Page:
Asparagus should be thick. I don’t care what they call the skinny ones, (wild asparagus, baby asparagus), they’re just not lust-worthy. Asparagus is in true season right now and marvelous (but check the size).
Draining a quantity of asparagus on a clean tea towel on a rack in the sink is gentle. Dumping in a colander might break them and damage the tips.
Asparagus Minmosa (with egg & coated breadcrumbs)
For every four people…
2 to 3 bunches of cooked asparagus (warm or room temperature)
2 hard-boiled eggs, chopped
¼ cup coarse breadcrumbs
2 tbsp chopped parsley
For the bread-crumbs, I use the Japanese-style panko crumbs. Easy.
In a small frypan, with a little olive oil, lightly brown the breadcrumbs.
Just before serving, lightly dress at the asparagus with vinaigrette.
Mix together eggs, breadcrumbs and parsley. (Keep the crumbs crisp.)
Arrange on top of the asparagus.
Serving platter - a "Barbotine" by Sarguemines c.1950
Asparagus is eaten with the fingers. It’s just tradition. I’ve hunted and can’t find out why, but it’s nice to eat something this way, with gusto, and have it sanctioned by the rules of etiquette.
Only use cutlery when…
1.The spears are very thin and over-cooked so they are floppy.
2.They are covered in dressing e.g. vinaigrette that would dribble onto your clothes
3.They are part of a “dish” e.g. asparagus mimosa or a vegetable accompaniment.
4.Otherwise go for it.
If you serve asparagus at the beginning of the meal, it makes a good entrée (and also solves your green veg component of the meal). Give everyone a plate and put the cooked asparagus (room temperature or warm) piled on a platter in the centre of the table for guests to help themselves. Unless you have a draining serving platter, it's nice to place a vintage tea-towel under the asparagus. Each guest should have a small bowl of sauce (hollandaise, mayonnaise etc) to themselves.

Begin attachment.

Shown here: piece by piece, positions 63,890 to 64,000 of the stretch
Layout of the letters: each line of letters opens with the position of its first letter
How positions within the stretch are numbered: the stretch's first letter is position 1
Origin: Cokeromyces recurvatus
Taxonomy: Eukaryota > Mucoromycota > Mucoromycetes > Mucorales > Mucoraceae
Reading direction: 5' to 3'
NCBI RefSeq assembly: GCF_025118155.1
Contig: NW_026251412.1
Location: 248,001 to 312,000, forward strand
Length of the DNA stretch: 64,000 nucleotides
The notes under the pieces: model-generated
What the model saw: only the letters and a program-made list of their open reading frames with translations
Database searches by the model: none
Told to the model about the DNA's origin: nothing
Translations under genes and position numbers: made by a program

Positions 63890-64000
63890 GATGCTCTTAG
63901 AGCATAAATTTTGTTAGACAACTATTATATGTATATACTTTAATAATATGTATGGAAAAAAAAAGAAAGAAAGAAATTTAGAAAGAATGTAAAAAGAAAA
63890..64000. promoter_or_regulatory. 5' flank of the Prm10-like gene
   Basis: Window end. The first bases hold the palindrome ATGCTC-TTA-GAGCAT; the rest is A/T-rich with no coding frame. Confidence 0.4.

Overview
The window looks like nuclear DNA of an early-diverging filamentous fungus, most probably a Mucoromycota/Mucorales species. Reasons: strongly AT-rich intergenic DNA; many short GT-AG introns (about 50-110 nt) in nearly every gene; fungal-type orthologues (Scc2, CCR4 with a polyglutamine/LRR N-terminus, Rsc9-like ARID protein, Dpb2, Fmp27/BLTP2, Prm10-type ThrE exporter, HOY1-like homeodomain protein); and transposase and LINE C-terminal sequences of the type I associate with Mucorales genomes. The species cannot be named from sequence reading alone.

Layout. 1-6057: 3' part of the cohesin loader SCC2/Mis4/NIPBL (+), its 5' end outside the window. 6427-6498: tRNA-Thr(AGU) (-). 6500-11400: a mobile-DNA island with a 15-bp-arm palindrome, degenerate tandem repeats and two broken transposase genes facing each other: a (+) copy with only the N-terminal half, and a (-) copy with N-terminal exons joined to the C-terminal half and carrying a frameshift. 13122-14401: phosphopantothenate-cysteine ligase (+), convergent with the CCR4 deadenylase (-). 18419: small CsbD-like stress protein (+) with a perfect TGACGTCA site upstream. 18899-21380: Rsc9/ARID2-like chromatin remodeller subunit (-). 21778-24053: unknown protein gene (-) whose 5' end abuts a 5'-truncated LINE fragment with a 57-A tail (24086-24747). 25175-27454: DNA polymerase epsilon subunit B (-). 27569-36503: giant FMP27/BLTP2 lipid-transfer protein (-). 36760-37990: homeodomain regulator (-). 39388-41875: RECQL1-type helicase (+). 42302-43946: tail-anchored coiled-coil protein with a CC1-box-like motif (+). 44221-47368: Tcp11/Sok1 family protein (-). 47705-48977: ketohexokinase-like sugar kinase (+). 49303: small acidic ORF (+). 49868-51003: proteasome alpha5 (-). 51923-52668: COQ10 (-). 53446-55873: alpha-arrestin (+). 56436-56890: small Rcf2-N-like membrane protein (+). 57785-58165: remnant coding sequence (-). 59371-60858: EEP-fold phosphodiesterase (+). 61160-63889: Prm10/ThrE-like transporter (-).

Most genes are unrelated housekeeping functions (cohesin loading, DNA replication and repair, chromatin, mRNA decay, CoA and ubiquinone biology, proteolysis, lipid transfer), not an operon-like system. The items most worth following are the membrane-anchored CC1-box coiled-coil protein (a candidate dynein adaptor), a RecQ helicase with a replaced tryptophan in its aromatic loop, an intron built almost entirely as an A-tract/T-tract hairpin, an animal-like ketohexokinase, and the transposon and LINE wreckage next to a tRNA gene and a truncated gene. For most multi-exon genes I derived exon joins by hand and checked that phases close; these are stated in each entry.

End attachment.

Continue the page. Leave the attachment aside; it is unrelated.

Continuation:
Gabriel Gaté showed me how peeling the bottom of the spear makes them translucant like jade. Add a tiny splash of olive oil to the simmering water to make them glisten (as with all green vegetables). (Forget the fancy asparagus cooker - just another gadget for the cupboard.)
These asparagus plates make serving easy and special. Each person spoons sauce into the little well at the front. The asparagus is picked up with fingers, dipped in and relished.
Plates - L to R
Luneville - "Barbotine" c.1890
Emile Gallé - c.1880
St Brieuc - early 20thC
In Europe, I’m thinking in particular of Germany and Holland, there is a season for white asparagus, an (affordable) luxury. If anyone knows where to find a grower here in Oz, let me know.